‘It is generally assumed, and there is no real reason to doubt, that the Courts will provide a remedy by way of repayment to the other contracting party if a beneficiary who has been paid under an unconditional bond is ultimately shown to have called on it without justification. . . . In cases where there has been no default at all on the part of the contractor, there would additionally be a total failure of consideration for the payment.’ [Emphasis added.]

The majority misconstrued the import of that passage and its relevance to the facts in Dormell. The plaintiff in Cargill had successfully tendered for the supply of sugar to the defendant. The tender offer was accepted subject to the receipt of a performance bond covering ten per cent of the total cost and freight value. One of the clauses of the sugar contract provided that the plaintiff’s bond was liable to be forfeited if they failed to fulfil any of the terms of the sugar contract. In consequence of an alleged breach by the plaintiff, the defendant made a call on the bond. The plaintiff thereafter applied for injunctive relief against the defendant. The court in Cargill identified one of the issues before it as whether the defendant was entitled to make a call for the full amount of the performance bond, if the breach of contract had caused it no loss.  This question was answered in the affirmative. The court in essence held that the terms of the guarantee had to be met pending the determination of contractual disputes between the parties. The court affirmed the principle that a performance bond is as ‘valuable as a promissory note’ and its beneficiary is entitled to payment pending the resolution of any contractual disputes that may arise.  An important distinction is that in Cargill the disputants before the court were the parties to the sugar contract. It was not a dispute between the financial institution and the beneficiary in relation to a guarantee.

[27] The court in Cargillbetween the parties to finally determine their rights and obligations.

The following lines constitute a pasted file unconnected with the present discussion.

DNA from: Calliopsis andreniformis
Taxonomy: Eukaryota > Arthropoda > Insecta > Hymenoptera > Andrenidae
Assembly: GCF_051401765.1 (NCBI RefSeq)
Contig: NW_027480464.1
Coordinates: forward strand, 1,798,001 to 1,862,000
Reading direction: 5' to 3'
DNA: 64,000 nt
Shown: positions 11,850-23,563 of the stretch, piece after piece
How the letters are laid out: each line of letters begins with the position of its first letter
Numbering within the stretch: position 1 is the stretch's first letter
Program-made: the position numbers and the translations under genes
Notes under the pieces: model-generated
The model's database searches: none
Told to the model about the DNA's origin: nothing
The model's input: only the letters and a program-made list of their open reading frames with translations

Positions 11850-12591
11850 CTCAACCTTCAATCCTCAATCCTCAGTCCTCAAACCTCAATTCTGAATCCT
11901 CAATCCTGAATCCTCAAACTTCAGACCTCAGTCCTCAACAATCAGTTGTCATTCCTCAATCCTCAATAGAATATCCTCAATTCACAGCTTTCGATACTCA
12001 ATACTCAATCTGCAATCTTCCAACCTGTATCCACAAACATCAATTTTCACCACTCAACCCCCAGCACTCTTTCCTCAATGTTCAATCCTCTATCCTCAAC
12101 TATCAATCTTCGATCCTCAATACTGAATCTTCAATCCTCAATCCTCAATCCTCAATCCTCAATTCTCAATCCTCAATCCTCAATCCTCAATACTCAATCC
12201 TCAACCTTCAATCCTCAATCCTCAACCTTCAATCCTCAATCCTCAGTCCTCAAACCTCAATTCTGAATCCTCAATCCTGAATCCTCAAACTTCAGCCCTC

It is important to note that at the stage when demand is being made on the guarantee, all other disputes between the beneficiary and the seller (contractor) are irrelevant. The court in Cargill emphasised this principle and found support for it in State Trading Corp of India Ltd v E D & F Man (Sugar) Ltd (1981), where Lord Denning MR said:

‘I may say that performance bonds fulfil a most useful role in international trade. If the seller defaults in making delivery, the buyer can operate the bond. He does not have to go to far away countries and sue for damages, or go through a long arbitration. He can get the damages at once which are due to him for breach of contract. The bond is given so that, on notice of default being given, the buyer can have his money in hand to meet his claim for damages for the seller’s non-performance of contract. If he receives too much, that can be rectified later at an arbitration. The courts must see that these performance bonds are honoured.’

[28] Our courts, in a long line of cases and also relying on English authorities, have strictly applied the principle that a bank faced with a valid demand in respect of a performance guarantee, is obliged to pay the beneficiary without investigation of the contractual position between the beneficiary and the principal debtor.  One of the main reasons why courts are ordinarily reluctant to entertain the underlying contractual disputes between an employer and a contractor when faced with a demand based on an on demand  or unconditional performance guarantee, is because of the principle that to do so would undermine the efficacy of such guarantees.  This court in Loomcraft referred to the fact that the autonomous nature of the obligation owed by the bank to the beneficiary under a letter of credit ‘has been stressed by courts both in South Africa and overseas’.  The learned judge referred to a number of authorities, both local and English to illustrate this point.  Similarly, this court in Lombard Insurance, confirmed that the obligation on the part of the bank to make payment on a performance guarantee is independent of the underlying contract and whatever disputes may arise between the buyer and the seller are irrelevant as far as the bank’s obligation is concerned.

[29] In my view this principle is based on sound reason. It underscores the commercial nature of performance guarantees. In determining whether payment should be made on such a guarantee, accessory obligations are of no consequence. The very purpose of the guarantee is so that the beneficiary can call up the guarantee without having to wait for the final determination of its rights in terms of accessory obligations. To find otherwise, would involve an unjustified paradigm shift and defeat the commercial purpose of performance guarantees.

[30] For these reasons, the appeal is dismissed with costs, including the costs of two counsel, which costs are to be paid jointly and severally by the appellants, the one paying the others to be absolved.



For First Appellant:                              MA Chohan with MJA Costa
Instructed by:
Deneys Reitz Incorporated, Johannesburg
Webbers, Bloemfontein

For Second and Third Appellants:    CW Jordaan SC with TM Greef
Instructed by:
Smit Jones & Pratt, Johannesburg
Symington & De Kok, Bloemfontein

For Respondent:                                   JG Wasserman SC with CJ McAslin
Instructed by:
Bowes & Turner Incorporated, Johannesburg
Honey Attorneys Inc, Bloemfontein